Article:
Slow building projects in Oak Bay put under the microscope

Council explores making changes to building bylaws to help speed up construction

Audrey Campsall stands on the second storey of her Beach Drive home. Renovations to the home have been ongoing for several years

Audrey Campsall stands on the second storey of her Beach Drive home. Renovations to the home have been ongoing for several years

Blair Robertson has been living next door to a home renovation project on Beach Drive for five years, and he’s not too happy about it.

“The main impact has been on the neighbours … the disruption to the neighbourhood. Certainly the noise (is a problem),” he told council.

Robertson, who lives near Estevan Avenue, has spoken to council in the past about the noise levels. He’s even posted a YouTube video of himself sitting in his backyard holding a decibel meter which shows sound levels higher than 70dB at times – equivalent to the amount of noise created by heavy traffic, according to the Canadian Centre for Occupational Health and Safety.

Home renovations are common in Oak Bay, but a handful of seemingly perpetual projects are leading council to seek ways to expedite their completion.

Audrey Campsall, who owns the Beach Drive home in question, has frustrations of her own with what she calls an ever-changing set of building permit and inspection regulations.

“It’s been the horror story of my life,” she said. “Every time I turn around there’s something more.”

Campsall detailed a number of issues which have delayed the work, which centres around the addition of a second storey to the structure. They include skyrocketing costs, problems with architects and engineers, and miles and miles of red tape.

She’s appeared before the variance board on six separate occasions, and claims to have had things like windows approved only to have an inspector come in and order their removal. There have also been disputes with the municipality over the length of building permits she’s been issued.

The problems have soured her on living in Oak Bay, a place where she had hoped to retire early.

“I thought it was a beautiful area to live in,” Campsall said amid her partially built project. “Now I would sell it if I could, but how can you sell this?”

Council received a staff report at the June 15 meeting which outlines possible bylaw options to address issues associated with long-term construction projects.

The report, requested by council last October, concludes that not much can be done, aside from a few revisions to the language of the “unsightly premises” section of the rubbish and weed control bylaw.

Robertson expressed frustration at the lack of viable solutions offered in the report.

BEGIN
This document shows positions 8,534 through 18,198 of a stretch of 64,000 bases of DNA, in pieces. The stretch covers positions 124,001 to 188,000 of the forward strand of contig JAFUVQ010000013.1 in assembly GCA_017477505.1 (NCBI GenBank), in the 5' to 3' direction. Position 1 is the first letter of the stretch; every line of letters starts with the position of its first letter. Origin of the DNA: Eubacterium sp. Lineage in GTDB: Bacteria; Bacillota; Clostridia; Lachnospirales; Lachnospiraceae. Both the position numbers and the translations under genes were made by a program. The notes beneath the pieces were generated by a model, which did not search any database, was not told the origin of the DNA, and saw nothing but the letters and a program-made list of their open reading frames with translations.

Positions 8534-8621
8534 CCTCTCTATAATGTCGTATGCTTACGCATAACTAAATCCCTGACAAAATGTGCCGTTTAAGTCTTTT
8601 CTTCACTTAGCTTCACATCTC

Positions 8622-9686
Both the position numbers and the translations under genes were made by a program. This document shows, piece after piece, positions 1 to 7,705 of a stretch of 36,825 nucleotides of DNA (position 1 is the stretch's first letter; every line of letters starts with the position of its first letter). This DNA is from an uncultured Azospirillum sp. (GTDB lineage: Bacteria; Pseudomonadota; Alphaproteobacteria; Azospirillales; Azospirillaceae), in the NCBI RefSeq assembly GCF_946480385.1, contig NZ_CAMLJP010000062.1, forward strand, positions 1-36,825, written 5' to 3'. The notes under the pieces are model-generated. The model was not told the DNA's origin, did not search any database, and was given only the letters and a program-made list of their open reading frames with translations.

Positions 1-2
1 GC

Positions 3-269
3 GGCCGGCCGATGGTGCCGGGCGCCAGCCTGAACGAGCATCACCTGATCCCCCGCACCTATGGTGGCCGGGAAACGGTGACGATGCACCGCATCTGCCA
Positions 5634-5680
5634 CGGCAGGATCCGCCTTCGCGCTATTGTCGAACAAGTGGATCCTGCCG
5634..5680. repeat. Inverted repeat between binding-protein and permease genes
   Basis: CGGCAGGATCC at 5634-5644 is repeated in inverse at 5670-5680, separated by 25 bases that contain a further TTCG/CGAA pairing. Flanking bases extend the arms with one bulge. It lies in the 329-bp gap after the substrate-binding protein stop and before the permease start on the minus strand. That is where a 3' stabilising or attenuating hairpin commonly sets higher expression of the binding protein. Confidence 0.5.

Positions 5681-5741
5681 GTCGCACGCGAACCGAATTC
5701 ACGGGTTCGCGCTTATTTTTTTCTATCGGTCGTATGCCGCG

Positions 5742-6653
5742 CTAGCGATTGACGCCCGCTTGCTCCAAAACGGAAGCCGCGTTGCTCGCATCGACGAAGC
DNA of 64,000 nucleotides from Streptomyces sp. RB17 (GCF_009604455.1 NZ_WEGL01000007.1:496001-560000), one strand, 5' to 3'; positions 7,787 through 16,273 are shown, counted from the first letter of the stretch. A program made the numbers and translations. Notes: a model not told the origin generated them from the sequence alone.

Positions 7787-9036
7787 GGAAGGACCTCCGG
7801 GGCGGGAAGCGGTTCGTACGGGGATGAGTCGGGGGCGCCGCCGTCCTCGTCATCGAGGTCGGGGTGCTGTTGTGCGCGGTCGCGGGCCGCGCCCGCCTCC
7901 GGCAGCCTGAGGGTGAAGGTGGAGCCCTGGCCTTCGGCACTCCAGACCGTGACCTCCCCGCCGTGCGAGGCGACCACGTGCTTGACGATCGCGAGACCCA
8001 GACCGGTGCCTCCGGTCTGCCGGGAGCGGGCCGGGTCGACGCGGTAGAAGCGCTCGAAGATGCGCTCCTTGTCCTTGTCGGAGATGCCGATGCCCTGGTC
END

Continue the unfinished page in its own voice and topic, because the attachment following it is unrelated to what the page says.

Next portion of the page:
“It’s appalling that after eight months of waiting, this one-page report is the result,” he said, “but frankly, I’m not surprised.”

Coun. Hazel Braithwaite was also unsatisfied with the report’s conclusions, which were reached by comparing Oak Bay’s bylaws to those of neighbouring municipalities, as well as Kelowna, Nanaimo and Courtenay.

“If we can’t find anything out there that we can follow or mirror, then we need to have a bylaw that’s made specifically for Oak Bay as far as how long it takes to build a building,” she said. “You have to take into consideration how it affects other people.”

Campsall said the last thing on her mind is causing problems in the neighbourhood.

“I’m not trying to do anything dishonest.”

Bylaw enforcement also subject to scrutiny

According to other Oak Bay residents, the language of the bylaws is not the problem, it’s their lack of enforcement.

“We’ve lived in other municipalities, but it’s more difficult to get the bylaws enforced here than anywhere else we’ve lived,” John Playfair told council. He lives across the street from another long-term renovation project at the intersection of Newport and Island Rd.

Playfair’s perception is in stark contrast to that of his neighbours, Laurie Nuger and Robert van Tassel, who have appealed to council for an extension to the cleanup order they received as a result of ongoing work on their property.

“If (Oak Bay’s bylaw enforcement officer) could at least have a discussion with us instead of treating us like criminals,” said Nuger, “this would be easier to deal with.”

Braithwaite is sympathetic to Nuger’s situation, but maintains that council’s responsibility is to all Oak Bay residents.

“I feel for the people that asked for the extension, but they’ve been given those letters before and haven’t followed through,” Braithwaite said. “All those neighbours, what does that say to them when we say they get an extension. They almost feel like second-class citizens. Nobody’s doing anything to protect them.”

Council has requested a new staff report be drafted which examines the issue in greater detail. The report is expected by the end of July.

In the meantime the municipality has increased the number of working hours of its bylaw enforcement officer, making it a full-time position.